If you were there, relive the memories; if you couldn’t attend, steal a glance at some of what you missed: An Event Apart Minneapolis: the photo pool at Flickr.

Next up: An Event Apart DC and San Diego. These shows will not be streamed, simulcast, or repackaged in DVD format. To experience them, you must attend. Tickets are first-come, first-served, and every show this year has sold out. Forewarned is forearmed; we’d love to turn you on.


Photo: Jared Mehle.

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Episode 9: Web Standards

Today at 1:00 PM EDT, join Dan Benjamin and me live as we interview designer, developer, author, lecturer, and bon vivant Ethan Marcotte (bio | blog | Twitter) for Episode 9 of The Big Web Show.

Ethan is the author of an upcoming A Book Apart treatise on responsive web design; my co-author on Designing With Web Standards 3rd Edition; and the co-author with Dan Cederholm of Handcrafted CSS: More Bulletproof Web Design.

Join us for a lively discussion as we talk about designing and coding for the likes of the Sundance Film Festival and New York Magazine, and the joys of responsive web design, working remotely, and swearing profusely on Twitter. We may even get Ethan’s take on Microsoft’s dazzling new IE9.

As always, watch and participate in the live broadcast by tuning to live.5by5.tv at the appointed time.

A few hours after the taping, the permanent, edited video and audio podcast will be available for your bliss at 5by5.tv/bigwebshow/9 and via the iTunes Store (iTunes audio feed | iTunes video feed).

The Big Web Show is a weekly video podcast on Everything Web That Matters, co-hosted by 5×5 network founder Dan Benjamin and yours truly.

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art direction Design people photography

Rise Above

M.I.A. Takes to the Streets: a slide show at NYTimes.com.

Photos: Ryan McGinley for The New York Times.


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content strategy Interviews people podcasts State of the Web The Big Web Show

BWS4: Content Strategy

The final cut of The Big Web Show “Episode 4: Content Strategy,” recorded in front of a live internet audience earlier today, is now online for your viewing pleasure.

Hosted, as always, by Dan Benjamin and me, this episode features Kristina Halvorson, CEO, Brain Traffic and author, Content Strategy for the Web (New Riders, 2010); and Erin Kissane, content strategist, Happy Cog, and author, Incisive.nu. It’s 60 minutes of insights to die for! Brainpower like you’ve never! Don’t miss it.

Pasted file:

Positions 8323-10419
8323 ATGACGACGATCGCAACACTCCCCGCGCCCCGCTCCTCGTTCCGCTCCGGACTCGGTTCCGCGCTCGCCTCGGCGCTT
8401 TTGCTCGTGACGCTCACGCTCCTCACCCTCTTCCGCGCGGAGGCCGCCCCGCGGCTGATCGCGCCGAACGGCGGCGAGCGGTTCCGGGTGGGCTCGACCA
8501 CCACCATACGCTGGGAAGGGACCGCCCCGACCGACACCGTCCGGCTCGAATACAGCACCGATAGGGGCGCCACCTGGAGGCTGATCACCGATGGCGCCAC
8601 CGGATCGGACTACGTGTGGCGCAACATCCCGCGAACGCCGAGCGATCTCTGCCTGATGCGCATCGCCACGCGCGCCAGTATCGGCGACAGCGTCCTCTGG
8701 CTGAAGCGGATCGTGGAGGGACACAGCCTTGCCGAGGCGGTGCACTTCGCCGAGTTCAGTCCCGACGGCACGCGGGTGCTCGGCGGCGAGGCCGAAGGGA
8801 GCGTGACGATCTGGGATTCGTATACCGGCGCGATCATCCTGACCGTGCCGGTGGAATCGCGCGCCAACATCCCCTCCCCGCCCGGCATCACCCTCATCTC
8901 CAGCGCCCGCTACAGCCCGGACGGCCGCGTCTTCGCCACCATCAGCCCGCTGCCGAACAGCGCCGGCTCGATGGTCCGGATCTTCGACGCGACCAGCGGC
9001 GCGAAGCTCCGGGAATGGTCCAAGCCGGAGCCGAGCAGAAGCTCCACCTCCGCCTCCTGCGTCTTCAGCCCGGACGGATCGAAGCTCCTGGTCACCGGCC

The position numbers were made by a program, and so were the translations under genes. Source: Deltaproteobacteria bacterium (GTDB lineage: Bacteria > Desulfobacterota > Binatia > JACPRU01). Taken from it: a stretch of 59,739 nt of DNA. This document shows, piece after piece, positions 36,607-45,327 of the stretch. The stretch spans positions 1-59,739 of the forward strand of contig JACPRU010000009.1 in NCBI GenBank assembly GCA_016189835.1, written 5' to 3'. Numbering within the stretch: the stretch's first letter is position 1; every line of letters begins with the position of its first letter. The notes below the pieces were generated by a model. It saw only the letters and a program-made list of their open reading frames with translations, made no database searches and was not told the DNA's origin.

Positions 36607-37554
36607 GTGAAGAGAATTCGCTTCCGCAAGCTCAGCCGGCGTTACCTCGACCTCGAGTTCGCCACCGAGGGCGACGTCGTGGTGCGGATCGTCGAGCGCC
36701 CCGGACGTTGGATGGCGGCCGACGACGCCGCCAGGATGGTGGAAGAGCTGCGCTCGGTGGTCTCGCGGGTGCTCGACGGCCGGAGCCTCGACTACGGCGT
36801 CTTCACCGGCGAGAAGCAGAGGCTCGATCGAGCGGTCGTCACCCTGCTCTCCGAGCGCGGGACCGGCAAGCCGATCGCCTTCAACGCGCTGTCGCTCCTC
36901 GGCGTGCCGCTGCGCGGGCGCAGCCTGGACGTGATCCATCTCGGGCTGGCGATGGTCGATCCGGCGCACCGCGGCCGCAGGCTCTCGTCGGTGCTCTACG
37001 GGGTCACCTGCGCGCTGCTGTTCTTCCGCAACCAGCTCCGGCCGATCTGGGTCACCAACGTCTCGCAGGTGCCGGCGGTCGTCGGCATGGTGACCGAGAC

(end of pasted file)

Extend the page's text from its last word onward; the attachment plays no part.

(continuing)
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family glamorous Little People parenting people

The First Time

A friend’s young son had just used the toilet and wiped himself for the first time.

She congratulated him on being a big boy.

To which he replied:

“Mother. Surely you don’t expect me to do this for the rest of my life.”


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New York City NYC people photography

Going up

Ian Corey in the hundred-year-old elevator at Nuthouse Hardware.

Ian Corey in the hundred-year-old elevator at Nuthouse Hardware. Via flickr.com. Posted via web from Does This Zeldman Make My Posterous Look Fat?


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The Amanda Project

Designed by Happy Cog and launched today, The Amanda Project is a social media network, creative writing project, interactive game, and book series combined:

The Amanda Project is the story of Amanda Valentino, told through an interactive website and book series for readers aged 13 & up. On the website, readers are invited to become a part of the story as they help the main characters search for Amanda.

The writing-focused social media network is designed and written as if by characters from the Amanda novels, and encourages readers to enter the novel’s world by joining the search for Amanda, following clues and reading passages that exist only online, and ultimately helping to shape the course of the Amanda narrative across eight novels. (The first Amanda novel—Invisible I, written by Melissa Kantor—comes out 22 September.)

The site developed over a year of intense creative collaboration between Happy Cog and Fourth Story Media, a book publisher and new media company spearheaded by publishing whiz Lisa Holton. Prior to starting Fourth Story, Lisa was was President, Scholastic Trade Publishing and Book Fairs; managed the publication of Harry Potter and the Deathly Hallows; and oversaw development of The 39 Clues. Before that she spent nearly a decade developing numerous bestselling, franchise-launching series at Disney.

Happy Cog‘s New York office developed this project. The team:

Equally vital to the project’s success were Fourth Story’s leaders and partners, including:

  • Lorraine Shanley, Principal Advisor
  • Ariel Aberg-Riger (website, Twitter), Creative Development & Marketing Manager
  • JillEllyn Riley, Editorial Director
  • Dale Robbins, Creative Director
  • David Stack, Director, Digital Partnerships
  • Melissa Kantor, Writer
  • Peter Silsbee, Writer
  • Polly Kanevsky, Art Director
  • Sam Gerstenzang, Technology Consultant

Today’s launch is not the end of our relationship with Fourth Story Media. The Amanda Project will continue to evolve, and Happy Cog will remain an active partner in its direction and growth. We thank our brilliant collaborators and congratulate them on today’s milestone.

Read more

[tags]amanda, amandaproject, theamandaproject, TAP, happycog, design, webdesign, contentstrategy, userexperience, publishing, books, aarongustafson, lizdanzico, erinkissane, whitneyhess, mattgoldenberg, kellymccarthy, jasonsantamaria, jeffreyzeldman, lisaholton, dalerobbins, davidstack, JillEllynRiley, ArielAberg-Riger[/tags]